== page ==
Best OF OLD WORLD Vintage Antique Collectable DECOR


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February 15, 2024

Exchanging handmade Valentine's Day cards probably began in America in the early 1700s. Manufactured cards appeared as early as the 1830s. After this time, the availability of paper and a universal postal system made valentines more accessible to the masses. In 1847 Esther Howland, known as the "Mother of the American Valentine" received an elaborate English valentine. This inspired her to create her own valentines, convincing her father, who owned the largest book and stationery store in Worcester, Massachusetts, to order paper lace and supplies from England and New York.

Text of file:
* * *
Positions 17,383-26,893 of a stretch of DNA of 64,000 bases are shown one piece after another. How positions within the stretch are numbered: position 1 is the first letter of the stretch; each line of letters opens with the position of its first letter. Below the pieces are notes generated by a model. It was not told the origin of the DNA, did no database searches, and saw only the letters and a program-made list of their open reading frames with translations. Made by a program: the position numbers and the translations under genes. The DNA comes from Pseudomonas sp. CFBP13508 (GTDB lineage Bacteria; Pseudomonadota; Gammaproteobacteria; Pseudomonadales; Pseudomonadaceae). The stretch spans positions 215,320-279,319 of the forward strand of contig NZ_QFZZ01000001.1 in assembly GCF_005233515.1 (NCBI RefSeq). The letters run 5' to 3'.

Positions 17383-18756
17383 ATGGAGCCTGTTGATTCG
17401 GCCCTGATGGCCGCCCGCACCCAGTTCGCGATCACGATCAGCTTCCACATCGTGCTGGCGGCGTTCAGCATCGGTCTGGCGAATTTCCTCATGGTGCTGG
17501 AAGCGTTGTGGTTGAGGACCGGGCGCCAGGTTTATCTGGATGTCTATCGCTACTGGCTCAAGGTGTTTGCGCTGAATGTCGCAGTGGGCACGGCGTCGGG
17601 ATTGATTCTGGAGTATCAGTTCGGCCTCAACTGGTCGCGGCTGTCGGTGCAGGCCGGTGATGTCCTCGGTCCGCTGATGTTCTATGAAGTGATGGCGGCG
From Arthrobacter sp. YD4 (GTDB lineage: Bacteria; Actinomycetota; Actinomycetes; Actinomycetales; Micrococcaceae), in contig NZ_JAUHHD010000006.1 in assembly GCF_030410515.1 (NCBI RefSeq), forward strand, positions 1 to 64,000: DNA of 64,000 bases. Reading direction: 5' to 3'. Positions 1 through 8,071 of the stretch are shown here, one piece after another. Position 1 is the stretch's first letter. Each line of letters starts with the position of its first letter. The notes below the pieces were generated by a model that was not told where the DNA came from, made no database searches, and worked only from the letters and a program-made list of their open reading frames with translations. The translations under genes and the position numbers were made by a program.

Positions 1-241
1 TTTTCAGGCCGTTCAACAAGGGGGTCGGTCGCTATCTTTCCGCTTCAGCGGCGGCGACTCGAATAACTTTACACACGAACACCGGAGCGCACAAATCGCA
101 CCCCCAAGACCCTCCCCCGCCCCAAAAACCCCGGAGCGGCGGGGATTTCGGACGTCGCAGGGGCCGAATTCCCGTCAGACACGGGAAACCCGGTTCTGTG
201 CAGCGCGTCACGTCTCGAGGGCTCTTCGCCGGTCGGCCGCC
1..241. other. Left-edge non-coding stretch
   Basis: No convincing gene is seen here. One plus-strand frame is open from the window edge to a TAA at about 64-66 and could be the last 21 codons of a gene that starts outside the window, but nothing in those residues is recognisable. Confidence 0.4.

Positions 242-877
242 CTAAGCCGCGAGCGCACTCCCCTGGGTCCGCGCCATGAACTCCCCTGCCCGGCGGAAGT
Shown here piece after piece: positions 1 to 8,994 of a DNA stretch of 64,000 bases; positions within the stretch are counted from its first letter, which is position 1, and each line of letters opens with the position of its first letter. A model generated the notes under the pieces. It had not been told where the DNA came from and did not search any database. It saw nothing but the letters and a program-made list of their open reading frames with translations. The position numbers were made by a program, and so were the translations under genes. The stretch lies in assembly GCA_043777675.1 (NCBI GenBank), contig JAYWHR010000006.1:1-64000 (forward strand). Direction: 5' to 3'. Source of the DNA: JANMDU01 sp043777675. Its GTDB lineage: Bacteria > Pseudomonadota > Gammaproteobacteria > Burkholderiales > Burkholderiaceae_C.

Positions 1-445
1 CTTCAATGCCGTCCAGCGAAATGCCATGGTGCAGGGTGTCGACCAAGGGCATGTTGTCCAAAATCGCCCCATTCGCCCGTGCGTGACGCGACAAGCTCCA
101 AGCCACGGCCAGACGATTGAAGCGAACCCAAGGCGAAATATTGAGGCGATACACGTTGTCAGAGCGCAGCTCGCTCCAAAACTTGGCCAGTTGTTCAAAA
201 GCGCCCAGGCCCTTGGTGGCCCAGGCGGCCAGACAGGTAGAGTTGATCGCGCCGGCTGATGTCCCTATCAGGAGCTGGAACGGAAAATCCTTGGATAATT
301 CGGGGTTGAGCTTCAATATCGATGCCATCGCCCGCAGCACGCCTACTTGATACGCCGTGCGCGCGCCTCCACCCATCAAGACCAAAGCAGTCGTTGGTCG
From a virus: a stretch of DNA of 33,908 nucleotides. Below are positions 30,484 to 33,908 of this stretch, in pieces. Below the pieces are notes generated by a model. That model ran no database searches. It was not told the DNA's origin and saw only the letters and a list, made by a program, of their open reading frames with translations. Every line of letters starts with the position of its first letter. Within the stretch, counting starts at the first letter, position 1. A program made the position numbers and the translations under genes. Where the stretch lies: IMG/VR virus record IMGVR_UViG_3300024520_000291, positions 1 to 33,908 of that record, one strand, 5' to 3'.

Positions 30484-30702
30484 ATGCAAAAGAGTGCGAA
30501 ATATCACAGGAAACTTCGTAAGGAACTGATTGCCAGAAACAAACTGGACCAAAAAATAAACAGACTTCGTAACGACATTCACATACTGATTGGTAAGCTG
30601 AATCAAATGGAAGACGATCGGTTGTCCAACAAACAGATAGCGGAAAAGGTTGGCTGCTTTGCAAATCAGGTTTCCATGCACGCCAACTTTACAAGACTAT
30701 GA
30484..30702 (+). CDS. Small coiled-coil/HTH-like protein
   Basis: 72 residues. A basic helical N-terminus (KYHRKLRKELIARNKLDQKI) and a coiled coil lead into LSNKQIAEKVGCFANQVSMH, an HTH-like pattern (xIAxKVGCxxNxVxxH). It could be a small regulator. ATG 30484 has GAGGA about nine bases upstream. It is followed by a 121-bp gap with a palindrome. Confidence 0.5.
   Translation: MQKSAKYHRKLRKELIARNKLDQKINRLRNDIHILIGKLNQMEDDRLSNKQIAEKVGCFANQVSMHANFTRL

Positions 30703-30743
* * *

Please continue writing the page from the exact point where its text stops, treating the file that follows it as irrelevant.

That first year she hoped to sell $200 worth of cards. Her brother took a dozen samples on his next sales trip and returned with $5,000 in advance sales. In order to fill the orders, she recruited friends and family, and her business was born. Eventually her company was making $100,000 a year. In 1879 she joined forces with Edward Taft to create the New England Valentine Company. In 1881 George C. Whitney bought their business, combining it with his own, the Whitney Valentine Company. His son continued manufacturing Valentine's Day cards until 1942 when wartime paper shortages caused the business to close.

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